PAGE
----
Inspiration

The original plan was to integrate both the Skyscanner API with the Esri API to come up with a hack that would allow people to identify peak travel periods to different popular destinations around the world. This would be useful to those who are avoiding the crowd, and who are looking for the cheaper destinations.

What it does

It generates a heatmap on the WebGL API, which identifies the destinations with lots of flights, using a self-written Gaussian function. It draws data from the Skyscanner API to do so.

How we built it

The original idea was to use the Esri API; however, there were technical issues with parsing the data into a geolocation database object that can be rendered by the layer, so we migrated to the WebGL API, feeding it with the JSON data drawn from the Skyscanner API.

Challenges we ran into

The Esri API did not offer some of the functionalities that we needed, i.e. we could not process the data to be passed into the Layer, without having access to their server (which is a paid service). There were issues with making calls to the Skyscanner API, which was only resolved in the night. We had to manually write the gaussian blur for the heat map, before mapping it to the globe. After mapping it to the globe, we had to re-plot the points on the globe, without the data stacking.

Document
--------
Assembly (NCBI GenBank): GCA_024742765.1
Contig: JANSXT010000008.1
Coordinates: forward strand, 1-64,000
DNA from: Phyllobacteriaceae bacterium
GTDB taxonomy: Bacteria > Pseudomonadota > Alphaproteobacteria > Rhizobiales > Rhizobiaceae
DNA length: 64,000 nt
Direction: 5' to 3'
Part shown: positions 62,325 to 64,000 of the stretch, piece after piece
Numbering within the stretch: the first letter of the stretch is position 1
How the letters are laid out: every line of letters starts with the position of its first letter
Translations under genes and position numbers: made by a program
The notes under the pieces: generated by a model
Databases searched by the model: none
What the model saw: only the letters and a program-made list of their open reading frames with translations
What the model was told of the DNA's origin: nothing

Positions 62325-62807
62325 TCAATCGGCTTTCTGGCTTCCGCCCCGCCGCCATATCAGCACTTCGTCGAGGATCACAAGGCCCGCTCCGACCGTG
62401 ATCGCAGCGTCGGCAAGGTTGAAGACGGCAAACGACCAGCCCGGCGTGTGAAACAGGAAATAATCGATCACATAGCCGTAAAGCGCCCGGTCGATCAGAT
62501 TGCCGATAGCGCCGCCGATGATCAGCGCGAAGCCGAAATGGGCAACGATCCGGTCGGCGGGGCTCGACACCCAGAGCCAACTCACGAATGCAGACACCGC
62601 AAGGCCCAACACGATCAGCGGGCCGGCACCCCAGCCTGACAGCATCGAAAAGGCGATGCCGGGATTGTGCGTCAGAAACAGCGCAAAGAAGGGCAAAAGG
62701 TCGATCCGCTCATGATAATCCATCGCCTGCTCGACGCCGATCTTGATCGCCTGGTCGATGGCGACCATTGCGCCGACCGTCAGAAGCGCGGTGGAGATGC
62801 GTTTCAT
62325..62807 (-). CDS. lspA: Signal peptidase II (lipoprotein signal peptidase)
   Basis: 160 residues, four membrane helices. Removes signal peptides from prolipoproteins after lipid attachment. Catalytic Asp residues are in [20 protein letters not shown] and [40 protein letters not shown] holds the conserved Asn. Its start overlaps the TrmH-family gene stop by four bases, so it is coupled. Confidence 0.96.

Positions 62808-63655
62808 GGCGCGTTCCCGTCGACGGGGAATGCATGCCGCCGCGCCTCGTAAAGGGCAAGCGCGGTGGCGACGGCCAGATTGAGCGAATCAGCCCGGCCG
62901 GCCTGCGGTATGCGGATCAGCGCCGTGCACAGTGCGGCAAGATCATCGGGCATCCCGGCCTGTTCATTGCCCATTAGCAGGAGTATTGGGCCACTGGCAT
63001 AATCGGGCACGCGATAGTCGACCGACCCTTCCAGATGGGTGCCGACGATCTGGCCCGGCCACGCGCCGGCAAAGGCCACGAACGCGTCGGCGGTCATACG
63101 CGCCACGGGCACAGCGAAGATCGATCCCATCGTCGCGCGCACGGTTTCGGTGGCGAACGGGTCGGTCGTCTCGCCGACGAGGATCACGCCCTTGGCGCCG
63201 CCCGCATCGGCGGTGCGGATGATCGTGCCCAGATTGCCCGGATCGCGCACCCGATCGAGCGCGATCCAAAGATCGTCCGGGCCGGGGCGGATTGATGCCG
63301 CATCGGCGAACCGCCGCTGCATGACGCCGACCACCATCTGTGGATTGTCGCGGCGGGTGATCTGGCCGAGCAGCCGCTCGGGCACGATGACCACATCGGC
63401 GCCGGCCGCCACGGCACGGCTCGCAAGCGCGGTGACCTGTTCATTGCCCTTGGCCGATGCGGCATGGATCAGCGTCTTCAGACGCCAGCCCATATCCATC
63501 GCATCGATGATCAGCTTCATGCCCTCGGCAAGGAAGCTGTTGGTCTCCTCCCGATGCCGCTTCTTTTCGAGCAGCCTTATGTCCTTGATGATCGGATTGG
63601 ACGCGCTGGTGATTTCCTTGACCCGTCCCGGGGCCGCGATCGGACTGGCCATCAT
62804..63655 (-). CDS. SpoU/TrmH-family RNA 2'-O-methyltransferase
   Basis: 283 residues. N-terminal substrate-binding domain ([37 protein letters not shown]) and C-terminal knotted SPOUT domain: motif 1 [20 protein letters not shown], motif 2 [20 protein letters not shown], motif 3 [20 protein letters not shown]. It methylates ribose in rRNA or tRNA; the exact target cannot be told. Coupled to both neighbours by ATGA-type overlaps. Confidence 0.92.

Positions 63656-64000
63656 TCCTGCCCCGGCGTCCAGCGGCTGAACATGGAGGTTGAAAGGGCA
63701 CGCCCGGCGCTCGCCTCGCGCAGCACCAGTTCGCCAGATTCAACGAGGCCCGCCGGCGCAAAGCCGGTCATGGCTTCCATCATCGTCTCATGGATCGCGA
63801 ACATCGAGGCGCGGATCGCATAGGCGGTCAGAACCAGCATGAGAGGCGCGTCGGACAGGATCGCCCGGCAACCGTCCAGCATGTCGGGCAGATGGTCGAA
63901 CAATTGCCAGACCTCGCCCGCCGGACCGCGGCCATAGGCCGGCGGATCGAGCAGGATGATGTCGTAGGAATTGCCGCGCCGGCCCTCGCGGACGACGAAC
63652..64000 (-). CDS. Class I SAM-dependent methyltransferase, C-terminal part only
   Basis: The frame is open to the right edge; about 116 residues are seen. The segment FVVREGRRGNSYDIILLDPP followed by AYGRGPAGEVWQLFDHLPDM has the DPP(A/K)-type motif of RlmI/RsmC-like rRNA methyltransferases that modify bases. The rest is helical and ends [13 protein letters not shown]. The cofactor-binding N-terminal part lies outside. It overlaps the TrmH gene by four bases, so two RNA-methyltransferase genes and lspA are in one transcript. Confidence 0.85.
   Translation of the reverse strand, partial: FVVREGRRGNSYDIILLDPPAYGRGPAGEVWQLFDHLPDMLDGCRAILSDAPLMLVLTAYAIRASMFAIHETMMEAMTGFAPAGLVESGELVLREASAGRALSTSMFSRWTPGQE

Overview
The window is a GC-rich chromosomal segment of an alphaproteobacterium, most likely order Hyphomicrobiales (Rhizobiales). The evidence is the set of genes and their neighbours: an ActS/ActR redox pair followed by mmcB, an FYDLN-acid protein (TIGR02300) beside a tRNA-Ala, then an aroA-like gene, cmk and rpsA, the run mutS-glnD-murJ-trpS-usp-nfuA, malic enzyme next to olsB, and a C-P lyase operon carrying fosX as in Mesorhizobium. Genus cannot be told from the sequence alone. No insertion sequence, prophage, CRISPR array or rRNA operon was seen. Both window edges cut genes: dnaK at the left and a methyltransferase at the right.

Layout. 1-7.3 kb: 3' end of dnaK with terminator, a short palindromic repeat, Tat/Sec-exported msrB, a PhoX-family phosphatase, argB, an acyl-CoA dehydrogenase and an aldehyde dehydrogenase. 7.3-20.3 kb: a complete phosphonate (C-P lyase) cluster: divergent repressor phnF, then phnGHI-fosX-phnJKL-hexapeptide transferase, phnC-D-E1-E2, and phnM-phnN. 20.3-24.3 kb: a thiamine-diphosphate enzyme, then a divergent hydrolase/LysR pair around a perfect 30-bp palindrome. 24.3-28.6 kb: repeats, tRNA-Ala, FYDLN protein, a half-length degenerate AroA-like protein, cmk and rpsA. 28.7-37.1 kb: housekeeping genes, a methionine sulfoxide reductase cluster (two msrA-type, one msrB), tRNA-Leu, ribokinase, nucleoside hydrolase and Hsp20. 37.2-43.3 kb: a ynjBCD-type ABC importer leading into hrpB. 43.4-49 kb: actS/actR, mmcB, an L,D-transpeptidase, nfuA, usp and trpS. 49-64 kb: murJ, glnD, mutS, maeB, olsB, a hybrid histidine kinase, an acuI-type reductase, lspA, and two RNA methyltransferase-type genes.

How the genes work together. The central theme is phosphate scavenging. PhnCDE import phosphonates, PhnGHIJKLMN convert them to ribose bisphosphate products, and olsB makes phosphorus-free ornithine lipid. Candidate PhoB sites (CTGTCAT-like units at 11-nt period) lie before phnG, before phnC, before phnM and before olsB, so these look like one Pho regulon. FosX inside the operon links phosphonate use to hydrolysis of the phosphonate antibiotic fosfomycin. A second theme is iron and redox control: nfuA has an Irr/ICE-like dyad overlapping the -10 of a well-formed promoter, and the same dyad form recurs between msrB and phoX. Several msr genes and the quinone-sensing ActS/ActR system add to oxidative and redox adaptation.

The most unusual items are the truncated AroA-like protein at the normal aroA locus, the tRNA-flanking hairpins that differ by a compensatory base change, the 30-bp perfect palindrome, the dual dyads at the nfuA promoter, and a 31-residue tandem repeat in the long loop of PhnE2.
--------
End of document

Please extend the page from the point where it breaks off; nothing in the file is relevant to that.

Accomplishments that we're proud of

Despite the setbacks, we finally managed to complete the project, even though we had to start from scratch during the night.

What we learned

How difficult it is to hack into APIs without proper documentation and few features, as well as the difficulty in deploying to AWS.

What's next for jetblazinit

Mapping the data to history would allow people to plan their holidays in advance, so that they can make the best choices. We would also like to be able to write an algorithm that would identify the next best (nearest and cheapest) destination that people can look for as an alternative.

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